Dr James Henderson Nicoll

Client

Dr James Henderson Nicoll (30 September 1863–15 August 1921) was born in Glasgow, the son of Free Church minister James Nicoll and Margaret Mitchell Nicoll. He was educated at Glasgow Academy and Glasgow University, graduating MB CM in 1886. He worked in Glasgow before continuing surgical training in London and then travelling in Europe. He returned to Glasgow in 1891 where he held a number of surgical posts at the Western Infirmary, the Central Dispensary (Western Infirmary out-patients' department) and the Royal Hospital for Sick Children over the next 30 years.

He was well-known for his work in the field of urology, and in general and paediatric surgery. He pioneered day surgery in Glasgow, investing his own money in equipment, and supported and sponsored the domiciliary nursing service, established in 1888, which undertook the post-operative care of his day patients. He also established accommodation for far-travelled patients and their families.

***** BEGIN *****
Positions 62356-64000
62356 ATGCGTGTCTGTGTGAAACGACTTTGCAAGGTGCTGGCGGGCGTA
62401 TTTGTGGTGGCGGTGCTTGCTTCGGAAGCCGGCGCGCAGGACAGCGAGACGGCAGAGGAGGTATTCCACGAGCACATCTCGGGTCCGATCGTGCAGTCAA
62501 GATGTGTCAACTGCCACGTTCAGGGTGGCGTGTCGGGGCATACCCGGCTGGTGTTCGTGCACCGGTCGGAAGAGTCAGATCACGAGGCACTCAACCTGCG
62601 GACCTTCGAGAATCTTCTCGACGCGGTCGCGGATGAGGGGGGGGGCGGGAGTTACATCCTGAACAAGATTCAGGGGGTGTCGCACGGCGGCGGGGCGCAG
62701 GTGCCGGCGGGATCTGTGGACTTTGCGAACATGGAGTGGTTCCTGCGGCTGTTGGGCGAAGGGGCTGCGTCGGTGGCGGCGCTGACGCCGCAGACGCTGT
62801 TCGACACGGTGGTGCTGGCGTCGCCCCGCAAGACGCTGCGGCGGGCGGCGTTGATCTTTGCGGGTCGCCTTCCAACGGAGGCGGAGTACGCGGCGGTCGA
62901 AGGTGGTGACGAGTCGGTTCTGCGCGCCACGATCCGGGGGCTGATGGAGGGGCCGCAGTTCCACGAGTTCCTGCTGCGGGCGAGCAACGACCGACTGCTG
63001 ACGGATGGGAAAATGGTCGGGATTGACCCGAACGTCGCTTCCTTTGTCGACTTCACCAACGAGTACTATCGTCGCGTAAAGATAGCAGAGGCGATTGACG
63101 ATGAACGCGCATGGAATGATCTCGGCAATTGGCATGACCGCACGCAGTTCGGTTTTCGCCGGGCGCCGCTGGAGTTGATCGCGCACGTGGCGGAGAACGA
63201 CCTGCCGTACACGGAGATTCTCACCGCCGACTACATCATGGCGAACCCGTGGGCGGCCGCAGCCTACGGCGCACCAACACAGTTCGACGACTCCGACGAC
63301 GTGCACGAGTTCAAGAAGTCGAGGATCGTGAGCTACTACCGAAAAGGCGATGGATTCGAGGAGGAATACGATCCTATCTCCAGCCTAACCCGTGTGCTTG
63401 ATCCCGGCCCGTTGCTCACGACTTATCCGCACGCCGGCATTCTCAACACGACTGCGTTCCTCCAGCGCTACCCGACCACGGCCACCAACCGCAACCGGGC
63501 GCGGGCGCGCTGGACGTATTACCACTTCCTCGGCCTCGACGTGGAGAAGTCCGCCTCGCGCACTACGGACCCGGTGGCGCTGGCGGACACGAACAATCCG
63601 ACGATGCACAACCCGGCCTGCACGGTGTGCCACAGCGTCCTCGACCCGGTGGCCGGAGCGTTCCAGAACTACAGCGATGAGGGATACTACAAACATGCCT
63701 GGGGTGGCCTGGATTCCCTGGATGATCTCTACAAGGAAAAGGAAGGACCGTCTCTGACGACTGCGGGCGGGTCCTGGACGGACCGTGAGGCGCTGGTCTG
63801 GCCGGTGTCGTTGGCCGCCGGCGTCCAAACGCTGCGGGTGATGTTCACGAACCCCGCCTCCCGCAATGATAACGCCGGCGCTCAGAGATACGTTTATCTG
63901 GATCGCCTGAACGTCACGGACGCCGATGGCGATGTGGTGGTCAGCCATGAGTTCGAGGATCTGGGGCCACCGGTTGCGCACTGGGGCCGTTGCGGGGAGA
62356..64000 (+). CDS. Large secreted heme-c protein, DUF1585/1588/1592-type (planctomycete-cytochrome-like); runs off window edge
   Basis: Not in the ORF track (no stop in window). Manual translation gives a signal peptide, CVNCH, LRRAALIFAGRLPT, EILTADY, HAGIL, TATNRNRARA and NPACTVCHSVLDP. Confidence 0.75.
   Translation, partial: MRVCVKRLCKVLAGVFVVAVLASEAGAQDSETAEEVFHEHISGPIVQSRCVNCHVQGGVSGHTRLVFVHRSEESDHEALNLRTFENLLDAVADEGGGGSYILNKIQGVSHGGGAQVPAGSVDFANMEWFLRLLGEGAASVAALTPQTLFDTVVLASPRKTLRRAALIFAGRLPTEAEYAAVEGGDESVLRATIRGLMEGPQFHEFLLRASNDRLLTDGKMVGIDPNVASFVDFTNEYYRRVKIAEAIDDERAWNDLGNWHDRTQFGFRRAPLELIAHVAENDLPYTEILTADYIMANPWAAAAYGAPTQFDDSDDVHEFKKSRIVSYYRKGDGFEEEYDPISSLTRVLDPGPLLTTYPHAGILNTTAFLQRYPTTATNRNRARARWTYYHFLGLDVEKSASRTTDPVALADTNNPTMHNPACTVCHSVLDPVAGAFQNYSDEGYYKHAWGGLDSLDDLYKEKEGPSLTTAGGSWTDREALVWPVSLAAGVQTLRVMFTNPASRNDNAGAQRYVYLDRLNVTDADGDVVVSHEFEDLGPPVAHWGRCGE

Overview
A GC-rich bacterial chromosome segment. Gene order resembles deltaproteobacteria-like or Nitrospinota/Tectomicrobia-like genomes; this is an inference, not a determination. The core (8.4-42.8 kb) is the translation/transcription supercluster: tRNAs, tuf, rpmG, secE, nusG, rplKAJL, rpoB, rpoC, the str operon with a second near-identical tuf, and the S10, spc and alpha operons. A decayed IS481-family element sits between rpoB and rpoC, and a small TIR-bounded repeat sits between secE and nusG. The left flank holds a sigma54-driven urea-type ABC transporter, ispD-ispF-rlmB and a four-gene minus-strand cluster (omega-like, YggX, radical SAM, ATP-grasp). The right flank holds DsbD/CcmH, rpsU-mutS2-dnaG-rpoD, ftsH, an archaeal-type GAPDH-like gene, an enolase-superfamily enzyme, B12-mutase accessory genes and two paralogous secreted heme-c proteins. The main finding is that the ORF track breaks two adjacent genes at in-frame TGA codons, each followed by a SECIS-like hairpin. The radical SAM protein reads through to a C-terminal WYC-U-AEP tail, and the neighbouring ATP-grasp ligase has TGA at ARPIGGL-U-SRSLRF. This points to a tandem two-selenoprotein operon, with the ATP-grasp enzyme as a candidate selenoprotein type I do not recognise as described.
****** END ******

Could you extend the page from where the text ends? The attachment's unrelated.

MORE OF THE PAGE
In 1903 Nicoll became a Fellow of the Royal Faculty of Physicians and Surgeons of Glasgow and shortly before his death in 1921 was made director of the Royal Hospital for Sick Children. He was also served as secretary of the West of Scotland Board of the British Medical Association and as a BMA Vice President of the Section of Surgery. He published over 100 papers during his career, many of which appeared in the British Medical Journal.

Nicoll was an art collector. He is known to have owned works by D. Y. Cameron, Whistler and E. A. Hornel and was a member of Glasgow Art Club. He was appointed a Justice of the Peace for the County and the City of Glasgow in 1911, and an assessor of the Glasgow University Court in 1915. In 1920 he was awarded the Cross of the Legion of Honour by the French ambassador for his actions during the war in 1917–18. 1

Notes:

1: Who's Who in Glasgow 1909, p. 160; Obituary, British Medical Journal, 27 August 1921; D .G. Young and R. Carachi, 'James H. Nicoll, MB CM Glasg, FRFPS Glasg., Legion of Honour France, Father of Day Surgery', Scottish Medical Journal, 51, no. 1, 2006, pp. 48–50.